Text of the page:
Spain’s anti-austerity Podemos party is piling pressure on the government to follow in Canada’s footsteps by rolling out a regulated cannabis industry.
Podemos is a left-wing populist party that rose to prominence in 2014 as widespread protests about economic malaise sparked by the European debt crisis. It is now Spain’s second largest political party, with half a million members, and it holds 69 out of 350 seats in the Spanish parliament after successfully breaking up the country’s two-party system.
Leader Pablo Iglesias is a passionate advocate of a fully legalized cannabis industry, and he wants to change current drug laws to allow the state to hand out licenses to plant, harvest, and sell marijuana. “It’s absurd that you can buy tequila or gin from a supermarket but marijuana is illegal,” said Iglesias.
Cannabis is decriminalized for personal use and cultivation in Spain, but it remains a huge legal grey area. It is illegal for commercial purposes, and users have to go to cannabis clubs to obtain it. Cannabis cannot be smoked for medicinal purposes, but doctors in Catalonia can prescribe derivatives that do not contain THC.
Podemos wants to overhaul the legislation to usher in a new era that eradicates the black market and boosts Spain’s economy. It hopes to reduce drug trafficking, better protect youngsters, and help patients treat a range of conditions from which they are suffering. Its plan includes strict punishments for anyone found breaking the laws it aims to set out for a regulated marijuana trade.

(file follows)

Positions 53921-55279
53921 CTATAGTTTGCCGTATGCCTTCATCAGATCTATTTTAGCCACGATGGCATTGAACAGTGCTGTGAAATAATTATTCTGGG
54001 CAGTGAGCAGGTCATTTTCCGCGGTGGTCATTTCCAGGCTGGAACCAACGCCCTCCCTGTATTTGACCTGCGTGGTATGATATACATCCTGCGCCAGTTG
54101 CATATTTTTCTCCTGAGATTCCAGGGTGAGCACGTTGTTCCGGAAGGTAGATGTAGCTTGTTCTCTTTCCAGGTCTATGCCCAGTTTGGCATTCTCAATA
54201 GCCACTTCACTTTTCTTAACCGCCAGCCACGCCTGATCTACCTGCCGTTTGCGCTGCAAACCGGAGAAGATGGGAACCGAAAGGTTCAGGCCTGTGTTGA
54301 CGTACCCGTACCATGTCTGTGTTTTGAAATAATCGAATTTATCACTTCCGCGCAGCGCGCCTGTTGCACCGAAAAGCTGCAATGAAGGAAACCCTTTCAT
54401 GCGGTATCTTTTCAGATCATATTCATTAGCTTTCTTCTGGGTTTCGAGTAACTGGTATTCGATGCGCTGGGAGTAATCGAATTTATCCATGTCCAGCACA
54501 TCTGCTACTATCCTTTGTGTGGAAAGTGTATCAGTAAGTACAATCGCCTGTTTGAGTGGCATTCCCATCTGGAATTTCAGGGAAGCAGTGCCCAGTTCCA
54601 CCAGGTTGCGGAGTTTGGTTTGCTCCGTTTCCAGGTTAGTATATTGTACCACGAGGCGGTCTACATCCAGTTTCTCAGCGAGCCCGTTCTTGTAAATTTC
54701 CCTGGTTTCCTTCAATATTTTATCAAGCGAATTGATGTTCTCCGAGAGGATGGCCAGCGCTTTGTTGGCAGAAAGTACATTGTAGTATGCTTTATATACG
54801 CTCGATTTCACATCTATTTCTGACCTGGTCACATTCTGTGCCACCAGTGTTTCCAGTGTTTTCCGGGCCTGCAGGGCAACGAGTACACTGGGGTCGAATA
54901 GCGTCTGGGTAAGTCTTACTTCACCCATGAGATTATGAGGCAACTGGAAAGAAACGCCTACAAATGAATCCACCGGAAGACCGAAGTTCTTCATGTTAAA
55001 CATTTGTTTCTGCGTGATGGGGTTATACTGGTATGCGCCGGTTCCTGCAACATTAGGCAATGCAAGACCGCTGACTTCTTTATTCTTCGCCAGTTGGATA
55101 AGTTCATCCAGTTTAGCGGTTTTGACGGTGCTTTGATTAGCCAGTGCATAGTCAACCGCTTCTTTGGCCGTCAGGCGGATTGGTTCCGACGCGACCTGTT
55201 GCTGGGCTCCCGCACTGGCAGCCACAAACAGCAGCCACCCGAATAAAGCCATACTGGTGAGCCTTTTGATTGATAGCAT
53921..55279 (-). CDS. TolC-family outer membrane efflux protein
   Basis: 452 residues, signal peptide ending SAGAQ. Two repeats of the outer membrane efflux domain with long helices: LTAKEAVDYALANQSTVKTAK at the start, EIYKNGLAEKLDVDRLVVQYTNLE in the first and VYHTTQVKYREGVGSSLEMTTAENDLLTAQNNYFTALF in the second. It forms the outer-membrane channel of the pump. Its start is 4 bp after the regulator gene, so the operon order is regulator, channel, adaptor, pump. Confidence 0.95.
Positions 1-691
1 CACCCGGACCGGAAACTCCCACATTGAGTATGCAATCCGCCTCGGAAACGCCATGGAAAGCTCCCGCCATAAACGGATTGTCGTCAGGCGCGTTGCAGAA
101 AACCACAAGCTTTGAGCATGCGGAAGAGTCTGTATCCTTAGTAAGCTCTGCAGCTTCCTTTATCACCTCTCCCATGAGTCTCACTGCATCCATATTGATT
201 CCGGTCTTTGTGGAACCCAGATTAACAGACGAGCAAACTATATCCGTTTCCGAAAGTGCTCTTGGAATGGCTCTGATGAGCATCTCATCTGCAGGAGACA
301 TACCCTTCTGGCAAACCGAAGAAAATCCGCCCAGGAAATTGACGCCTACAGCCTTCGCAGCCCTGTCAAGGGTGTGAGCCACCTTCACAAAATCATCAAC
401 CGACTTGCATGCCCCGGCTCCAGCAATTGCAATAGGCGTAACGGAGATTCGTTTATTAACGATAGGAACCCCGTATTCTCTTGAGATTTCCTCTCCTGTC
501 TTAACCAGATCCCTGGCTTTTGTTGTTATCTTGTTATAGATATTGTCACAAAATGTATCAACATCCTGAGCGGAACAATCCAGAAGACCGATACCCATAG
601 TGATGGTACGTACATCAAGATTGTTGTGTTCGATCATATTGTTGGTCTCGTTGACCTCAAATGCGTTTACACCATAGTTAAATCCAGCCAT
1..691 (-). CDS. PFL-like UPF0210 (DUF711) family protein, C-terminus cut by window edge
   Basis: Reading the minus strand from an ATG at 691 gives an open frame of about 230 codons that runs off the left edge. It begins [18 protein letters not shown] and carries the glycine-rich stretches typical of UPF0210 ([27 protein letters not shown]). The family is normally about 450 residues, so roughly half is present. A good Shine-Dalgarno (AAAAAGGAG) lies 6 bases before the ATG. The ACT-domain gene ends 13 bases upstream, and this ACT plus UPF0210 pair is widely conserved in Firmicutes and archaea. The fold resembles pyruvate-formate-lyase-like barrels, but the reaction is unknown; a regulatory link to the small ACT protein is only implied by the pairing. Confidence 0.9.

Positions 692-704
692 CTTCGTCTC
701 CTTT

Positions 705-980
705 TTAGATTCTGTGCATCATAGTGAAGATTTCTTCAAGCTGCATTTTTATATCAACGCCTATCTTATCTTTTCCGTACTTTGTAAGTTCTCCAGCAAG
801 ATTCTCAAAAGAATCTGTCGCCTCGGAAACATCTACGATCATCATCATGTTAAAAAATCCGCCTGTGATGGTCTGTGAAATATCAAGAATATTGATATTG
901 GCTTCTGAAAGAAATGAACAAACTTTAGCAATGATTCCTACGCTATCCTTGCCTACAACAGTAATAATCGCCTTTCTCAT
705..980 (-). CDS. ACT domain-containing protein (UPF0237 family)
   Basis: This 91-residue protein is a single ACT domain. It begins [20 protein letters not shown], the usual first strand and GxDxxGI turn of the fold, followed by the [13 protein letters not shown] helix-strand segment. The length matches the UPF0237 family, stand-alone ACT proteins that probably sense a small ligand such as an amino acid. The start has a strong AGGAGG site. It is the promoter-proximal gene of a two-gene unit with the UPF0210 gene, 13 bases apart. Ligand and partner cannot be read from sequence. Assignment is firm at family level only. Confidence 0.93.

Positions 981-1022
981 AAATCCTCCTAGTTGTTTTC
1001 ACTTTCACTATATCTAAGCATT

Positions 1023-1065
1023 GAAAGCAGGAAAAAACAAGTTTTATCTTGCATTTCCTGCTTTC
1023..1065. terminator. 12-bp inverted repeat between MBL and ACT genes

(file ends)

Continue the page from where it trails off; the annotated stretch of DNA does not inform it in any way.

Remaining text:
The Spanish Medical Agency is already set up to grant licenses for authorization for cannabis products for the local market, but only in Canada, Uruguay, and Colombia and not domestically. Podemos believes the country could quickly become a regional leader in a fast-growing international industry. Iglesias said that a state-controlled industry could generate “enormous revenue” and it said that cash should be reinvested in public healthcare.
However, Spanish Prime Minister Pedro Sánchez of the Socialist Party has been reluctant to dive into this debate, claiming he has enough on his plate as it is. Yet the clamour is growing among the opposition, and Podemos has a lot of sway in Spain, so he may find he is unable to ignore calls for a legal cannabis industry for much longer.
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